For years, the Long Range Strike Bomber project has been shrouded in secrecy, likely at Area 51, the Air Force’s top-secret proving ground deep in the Nevada desert. Service leaders say little beyond that they plan to buy 80 and 100 aircraft for about $550 million each, and will award a contract “soon” to either Northrop Grumman or a Boeing-Lockheed Martin team — perhaps at this week’s Air Force Association convention just outside Washington, D.C.SubscribeReceive daily email updates:Subscribe to Defense One Today.Be the first to receive updates. But it’s becoming clear that this bomber will do a lot more than drop bombs. More than just a first-strike weapon, it is expected to be a centerpiece of future U.S. warfare.
The rumor is the announcement will be made tomorrow.
Now, the ability to perform the secondary missions listed in the article is nice, but that’s the thing. They are all decidedly secondary missions. They pretty much all require transmitting. Which, if you’re attempting to penetrate heavily defended airspace is a good way to not be stealthy, and wind up dead.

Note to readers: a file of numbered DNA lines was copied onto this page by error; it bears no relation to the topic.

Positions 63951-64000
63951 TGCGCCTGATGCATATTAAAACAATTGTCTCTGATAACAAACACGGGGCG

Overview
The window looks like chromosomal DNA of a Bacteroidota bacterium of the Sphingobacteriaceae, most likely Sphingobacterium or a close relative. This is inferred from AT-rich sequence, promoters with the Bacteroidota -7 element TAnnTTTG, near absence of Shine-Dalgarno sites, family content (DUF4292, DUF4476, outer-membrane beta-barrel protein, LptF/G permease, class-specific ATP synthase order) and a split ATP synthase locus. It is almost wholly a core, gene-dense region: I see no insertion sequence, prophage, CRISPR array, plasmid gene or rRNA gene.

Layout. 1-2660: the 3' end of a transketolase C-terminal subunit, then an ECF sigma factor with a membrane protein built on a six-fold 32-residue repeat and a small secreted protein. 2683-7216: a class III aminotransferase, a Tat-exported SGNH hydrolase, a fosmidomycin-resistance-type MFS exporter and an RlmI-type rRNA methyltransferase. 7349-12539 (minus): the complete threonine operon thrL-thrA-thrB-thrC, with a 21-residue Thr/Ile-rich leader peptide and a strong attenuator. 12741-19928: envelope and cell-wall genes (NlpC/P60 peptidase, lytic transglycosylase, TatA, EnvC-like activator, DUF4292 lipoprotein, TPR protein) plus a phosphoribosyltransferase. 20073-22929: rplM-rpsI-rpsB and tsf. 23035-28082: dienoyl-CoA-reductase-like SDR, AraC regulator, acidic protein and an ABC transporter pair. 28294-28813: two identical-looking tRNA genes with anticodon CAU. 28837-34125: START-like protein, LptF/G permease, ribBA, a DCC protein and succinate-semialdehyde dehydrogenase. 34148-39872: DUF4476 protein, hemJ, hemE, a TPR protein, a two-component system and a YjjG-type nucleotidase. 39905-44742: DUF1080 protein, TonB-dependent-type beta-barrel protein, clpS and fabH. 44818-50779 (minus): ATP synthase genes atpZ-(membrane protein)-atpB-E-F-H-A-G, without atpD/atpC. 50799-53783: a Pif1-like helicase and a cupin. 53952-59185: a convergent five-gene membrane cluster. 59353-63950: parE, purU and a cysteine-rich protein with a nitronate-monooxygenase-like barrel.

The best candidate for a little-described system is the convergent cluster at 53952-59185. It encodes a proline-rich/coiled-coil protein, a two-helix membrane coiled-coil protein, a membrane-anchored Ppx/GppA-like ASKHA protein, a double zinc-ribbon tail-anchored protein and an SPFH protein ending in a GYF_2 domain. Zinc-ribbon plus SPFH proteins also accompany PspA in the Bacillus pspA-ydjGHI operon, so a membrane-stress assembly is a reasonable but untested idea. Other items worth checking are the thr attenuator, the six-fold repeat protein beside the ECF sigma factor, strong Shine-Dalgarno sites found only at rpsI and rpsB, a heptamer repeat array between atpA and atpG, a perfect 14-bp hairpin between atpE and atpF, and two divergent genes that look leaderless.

Interestingly, the LRSB procurement has been run outside the normal Air Force procurement structure, and instead through the Rapid Capabilities Office (sometimes known as The Green Door). RCO does a lot of secret squirrel stuff, mostly related to developing niche capabilities for niche platforms, such as the RC-135 Rivet Joint spy planes. That’s not all they do, but trying to find anyone to talk about what they do is pretty tough beyond vague generalities.
The decision to have LRSB developed by RCO was a calculated risk. The hope is that RCO will stick to proven technologies, and avoid the bloat, and mission creep and growth that plagued other programs, such as the F-22 and F-35.
The downside is, if there are issues, the RCO will be blamed, and regular procurement establishment (which is desperately in need of overhaul) will be inoculated from serious change, claiming they should have been in charge all along.